The first thing to note that economists (of all stripes) have an unusual emotional attachment to all the various failed highly aggregated labour market models. (What I mean by highly aggregated is that we are using a single variable to capture the entire state of the labour market, whether it is unemployment rate, or the employment-to-population ratio.) As a result, most discussions of this topic turn into a tour of economic history, with an emphasis on slightly different models (which time series shows up on what axis)? The ugly reality is that they all failed, so it doesn't really matter who said what when.
In other words, we could probably attempt to fit a simple model against almost any particular set of economic variables, and end up with something that qualitatively looks like a NAIRU-based model. The key is that we will end up with a single variable that describes the slack in the labour market: a generalised output gap. What matters is that this is a single variable, which we could then slap into a Kalman Filter to pin down its latest value. The beauty of this technique is that is probably fairly robust to model specification error: if the labour market/inflation relationship could be collapsed to a single generalised output gap variable, the statistical technique would pin it down (even though we have the wrong model). The failure of these techniques to be useful is a hint that such a generalised output gap does not exist.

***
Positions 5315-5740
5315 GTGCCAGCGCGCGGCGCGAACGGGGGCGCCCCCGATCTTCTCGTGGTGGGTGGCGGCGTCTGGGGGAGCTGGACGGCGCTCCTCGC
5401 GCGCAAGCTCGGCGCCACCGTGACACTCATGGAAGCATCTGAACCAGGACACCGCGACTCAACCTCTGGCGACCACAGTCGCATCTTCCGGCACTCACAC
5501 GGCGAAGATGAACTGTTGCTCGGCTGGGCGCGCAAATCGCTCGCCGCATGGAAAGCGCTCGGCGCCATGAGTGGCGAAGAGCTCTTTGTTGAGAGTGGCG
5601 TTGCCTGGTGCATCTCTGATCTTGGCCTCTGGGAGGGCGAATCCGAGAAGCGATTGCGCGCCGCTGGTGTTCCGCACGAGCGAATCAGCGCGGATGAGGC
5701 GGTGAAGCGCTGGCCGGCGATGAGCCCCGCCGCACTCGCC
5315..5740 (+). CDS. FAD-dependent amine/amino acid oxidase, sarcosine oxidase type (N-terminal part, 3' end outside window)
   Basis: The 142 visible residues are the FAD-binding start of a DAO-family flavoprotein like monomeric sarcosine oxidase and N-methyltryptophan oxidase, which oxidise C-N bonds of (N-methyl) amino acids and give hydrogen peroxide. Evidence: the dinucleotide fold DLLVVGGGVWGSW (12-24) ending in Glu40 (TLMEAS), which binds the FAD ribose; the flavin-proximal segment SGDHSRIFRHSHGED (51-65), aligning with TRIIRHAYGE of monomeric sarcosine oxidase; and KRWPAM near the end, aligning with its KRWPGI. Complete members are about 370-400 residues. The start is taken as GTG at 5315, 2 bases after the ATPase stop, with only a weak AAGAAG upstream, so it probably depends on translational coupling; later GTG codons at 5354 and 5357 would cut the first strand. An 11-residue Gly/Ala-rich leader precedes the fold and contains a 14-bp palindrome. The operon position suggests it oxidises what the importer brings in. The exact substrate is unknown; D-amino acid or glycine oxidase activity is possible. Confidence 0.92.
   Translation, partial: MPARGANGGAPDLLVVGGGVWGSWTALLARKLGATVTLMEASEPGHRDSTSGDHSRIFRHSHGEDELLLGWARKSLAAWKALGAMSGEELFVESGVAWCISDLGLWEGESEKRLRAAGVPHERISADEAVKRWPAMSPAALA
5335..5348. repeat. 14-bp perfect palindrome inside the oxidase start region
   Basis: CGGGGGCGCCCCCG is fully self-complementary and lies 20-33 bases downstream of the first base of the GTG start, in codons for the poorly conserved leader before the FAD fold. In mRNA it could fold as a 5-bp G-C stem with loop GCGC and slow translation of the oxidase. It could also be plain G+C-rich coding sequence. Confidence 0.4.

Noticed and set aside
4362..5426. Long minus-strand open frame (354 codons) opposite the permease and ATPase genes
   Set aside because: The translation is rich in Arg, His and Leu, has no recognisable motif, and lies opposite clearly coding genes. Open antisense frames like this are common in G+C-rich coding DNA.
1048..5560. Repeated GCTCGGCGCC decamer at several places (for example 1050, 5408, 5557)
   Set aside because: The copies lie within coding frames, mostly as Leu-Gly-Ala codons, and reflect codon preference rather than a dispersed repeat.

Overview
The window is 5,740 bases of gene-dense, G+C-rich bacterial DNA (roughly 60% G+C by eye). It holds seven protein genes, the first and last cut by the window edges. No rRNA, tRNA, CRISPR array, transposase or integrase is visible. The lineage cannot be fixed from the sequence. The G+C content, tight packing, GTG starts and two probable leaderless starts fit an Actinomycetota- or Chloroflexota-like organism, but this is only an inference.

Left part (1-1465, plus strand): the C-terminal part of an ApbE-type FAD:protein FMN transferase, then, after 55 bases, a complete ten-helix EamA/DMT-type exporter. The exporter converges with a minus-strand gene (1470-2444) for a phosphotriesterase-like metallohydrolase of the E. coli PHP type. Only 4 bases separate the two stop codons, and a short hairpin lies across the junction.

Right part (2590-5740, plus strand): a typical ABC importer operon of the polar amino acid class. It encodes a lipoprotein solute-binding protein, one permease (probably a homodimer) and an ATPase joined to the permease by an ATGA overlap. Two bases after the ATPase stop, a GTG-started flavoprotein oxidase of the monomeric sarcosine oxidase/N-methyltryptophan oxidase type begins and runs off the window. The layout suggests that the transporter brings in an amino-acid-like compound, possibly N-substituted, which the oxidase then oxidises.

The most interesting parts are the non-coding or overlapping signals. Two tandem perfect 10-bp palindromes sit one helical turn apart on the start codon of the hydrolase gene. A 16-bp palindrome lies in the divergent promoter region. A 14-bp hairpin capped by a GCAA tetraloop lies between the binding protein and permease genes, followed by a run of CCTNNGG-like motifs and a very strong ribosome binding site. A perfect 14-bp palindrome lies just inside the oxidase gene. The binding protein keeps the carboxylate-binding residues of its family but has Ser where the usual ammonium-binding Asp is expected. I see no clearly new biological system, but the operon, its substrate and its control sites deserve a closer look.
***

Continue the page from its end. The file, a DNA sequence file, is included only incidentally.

However, there is an alternative, which exists in the (old) mainstream and heterodox traditions: we split up the labour market into segments. (Modern DSGE macro has a hard time dealing with things that are not representative agents, so this is harder to implement in modern mainstream theory.) We can then come up with a story (based on mathematical models, for those who insist on quantitative work!) that fits the observed outcomes in the United States. Very simply, job losses mainly hit the part of the labour market that is filled by people with less education, and that part of the market still has a lot of slack.
Furthermore, on the demand side, employers have systematically been suppressing wages. I am unsure how this effect could be quantified, although the collapse of union power (which can be captured by union memberships and strike actions might act as a proxy). However, the collapse of union bargaining power is a secular trend story, and it is hard to fit against monthly data.
The problem with these more complex models is that they cannot be easily estimated, and so they are not particularly suited for forecasting purposes. Meanwhile, as a society, we have decided that it is more "scientific sounding" to say that "inflation will accelerate if the unemployment rate is below 4.73%" (as that statement contains numbers to two decimal places) than to make qualitative arguments based on a wide variety of indicators. This preference holds even though the forecasts provided by this methodology are systematically incorrect. "What is your forecast (model)?" is the response by NAIRU proponents to skeptics.
This is why we need the concept of forecastability. We can then point out that if we apply NAIRU methodology to models that are not forecastable, we get exactly the types of forecast errors we see when we apply the methodology in the real world. In other words, NAIRU believers are attempting the impossible, and failing in a perfectly predictable fashion.